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Why you may see less news on in the coming days

From the Newsroom

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It’s been an eventful few days for all of us at

On Wednesday, we held a pre-Thanksgiving pot luck lunch with ham, turkey, cheese, rolls and several delicious sides. The food was amazing.

Thanksgiving afternoon I started to feel a little off – headaches, stomach cramps, aches and pains. That night ended up being the worst night of my life.

At 1 a.m., I woke with severe chills but I was dripping sweat. My legs felt like I had run a marathon. My head hurt so bad that I was having delusions and it seemed like someone was pounding a hammer into every crevice of my brain.

Unbeknownst to me, nearly every other team member was experiencing the same thing.

Friday morning the pain didn’t leave. One of us went to the emergency room and was quickly admitted to the hospital. He has been near sepsis and, at one point, had a fever of 104 degrees.

The diagnosis? A severe case of salmonella poisoning.

Seven of us have it. Only two haven’t come down with any symptoms (and hopefully won’t).

This is obviously having an effect on our operation and, while we will strive to bring you as much news as we possibly can, you may see a little less content than you normally would.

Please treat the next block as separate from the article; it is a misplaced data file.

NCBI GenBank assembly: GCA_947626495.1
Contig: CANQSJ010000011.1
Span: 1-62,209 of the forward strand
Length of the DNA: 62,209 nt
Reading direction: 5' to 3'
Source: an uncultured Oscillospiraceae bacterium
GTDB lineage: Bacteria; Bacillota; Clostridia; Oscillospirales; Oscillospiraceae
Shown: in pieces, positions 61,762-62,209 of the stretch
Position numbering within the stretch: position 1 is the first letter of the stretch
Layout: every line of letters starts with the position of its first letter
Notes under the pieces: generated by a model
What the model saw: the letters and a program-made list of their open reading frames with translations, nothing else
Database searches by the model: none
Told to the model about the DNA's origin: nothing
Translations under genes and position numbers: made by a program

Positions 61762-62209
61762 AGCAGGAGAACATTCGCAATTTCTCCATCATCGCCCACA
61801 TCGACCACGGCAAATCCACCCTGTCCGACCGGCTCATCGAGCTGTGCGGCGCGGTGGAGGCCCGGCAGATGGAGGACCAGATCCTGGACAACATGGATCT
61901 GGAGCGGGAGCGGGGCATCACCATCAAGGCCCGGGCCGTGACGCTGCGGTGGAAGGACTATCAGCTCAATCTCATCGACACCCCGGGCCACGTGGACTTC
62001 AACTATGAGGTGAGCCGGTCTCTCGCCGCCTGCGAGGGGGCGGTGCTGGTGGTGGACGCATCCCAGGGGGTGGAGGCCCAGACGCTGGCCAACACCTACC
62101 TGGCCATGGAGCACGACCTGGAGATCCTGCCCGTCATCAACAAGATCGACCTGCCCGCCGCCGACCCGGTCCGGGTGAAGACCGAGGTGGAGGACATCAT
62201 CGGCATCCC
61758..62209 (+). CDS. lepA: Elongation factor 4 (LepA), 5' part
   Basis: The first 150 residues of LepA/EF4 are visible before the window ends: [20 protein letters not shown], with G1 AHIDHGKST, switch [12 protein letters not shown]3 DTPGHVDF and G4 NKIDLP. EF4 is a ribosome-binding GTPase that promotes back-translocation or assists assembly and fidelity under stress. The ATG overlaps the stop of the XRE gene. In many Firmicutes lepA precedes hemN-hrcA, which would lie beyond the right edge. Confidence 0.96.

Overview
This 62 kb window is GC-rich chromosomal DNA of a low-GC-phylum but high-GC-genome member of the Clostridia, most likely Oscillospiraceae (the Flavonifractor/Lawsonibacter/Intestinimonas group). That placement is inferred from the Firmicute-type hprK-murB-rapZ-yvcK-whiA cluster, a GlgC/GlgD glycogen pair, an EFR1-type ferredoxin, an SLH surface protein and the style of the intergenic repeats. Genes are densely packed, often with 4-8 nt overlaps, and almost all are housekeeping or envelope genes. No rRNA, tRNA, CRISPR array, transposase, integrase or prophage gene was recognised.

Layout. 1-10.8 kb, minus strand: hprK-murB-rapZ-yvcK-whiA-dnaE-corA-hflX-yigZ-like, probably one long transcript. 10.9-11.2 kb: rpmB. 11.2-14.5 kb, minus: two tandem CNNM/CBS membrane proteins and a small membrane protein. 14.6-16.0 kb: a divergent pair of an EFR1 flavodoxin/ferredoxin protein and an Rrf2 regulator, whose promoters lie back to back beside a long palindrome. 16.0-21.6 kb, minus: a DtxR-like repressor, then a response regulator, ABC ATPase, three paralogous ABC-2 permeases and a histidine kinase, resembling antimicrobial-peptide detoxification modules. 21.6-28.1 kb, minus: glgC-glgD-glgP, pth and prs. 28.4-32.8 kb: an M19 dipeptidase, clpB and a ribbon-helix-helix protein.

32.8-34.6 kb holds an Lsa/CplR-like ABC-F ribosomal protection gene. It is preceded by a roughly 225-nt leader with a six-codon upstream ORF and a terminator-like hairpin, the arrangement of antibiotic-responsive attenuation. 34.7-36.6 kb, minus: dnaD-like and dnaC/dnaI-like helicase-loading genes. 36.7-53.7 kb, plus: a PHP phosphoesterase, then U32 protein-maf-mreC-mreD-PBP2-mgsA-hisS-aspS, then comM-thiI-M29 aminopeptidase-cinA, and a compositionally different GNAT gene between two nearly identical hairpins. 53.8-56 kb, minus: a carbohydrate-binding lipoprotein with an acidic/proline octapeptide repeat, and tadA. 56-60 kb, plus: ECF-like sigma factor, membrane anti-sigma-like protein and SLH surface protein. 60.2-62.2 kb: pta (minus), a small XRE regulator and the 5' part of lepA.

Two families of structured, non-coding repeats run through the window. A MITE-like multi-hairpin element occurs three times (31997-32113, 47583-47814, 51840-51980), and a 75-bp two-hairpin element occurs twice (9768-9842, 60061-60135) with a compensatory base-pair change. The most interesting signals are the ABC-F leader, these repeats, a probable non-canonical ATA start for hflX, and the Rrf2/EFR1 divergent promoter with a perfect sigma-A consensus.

More importantly we have been reminded that salmonella is a serious thing. We may think lettuce, turkey, cereal and other recalls are ridiculous but believe me – once you’ve gone through this, you will never want to experience it again.

Hopefully all of us will be back to full health in the coming days.

Here are some symptoms of salmonella poisoning courtesy of the Mayo Clinic:

Salmonella infection is usually caused by eating raw or undercooked meat, poultry, eggs or egg products. The incubation period ranges from several hours to two days. Most salmonella infections can be classified as stomach flu (gastroenteritis). Possible signs and symptoms include:

Abdominal cramps
Blood in the stool

Signs and symptoms of salmonella infection generally last two to seven days. Diarrhea may last up to 10 days, although it may take several months before bowels return to normal.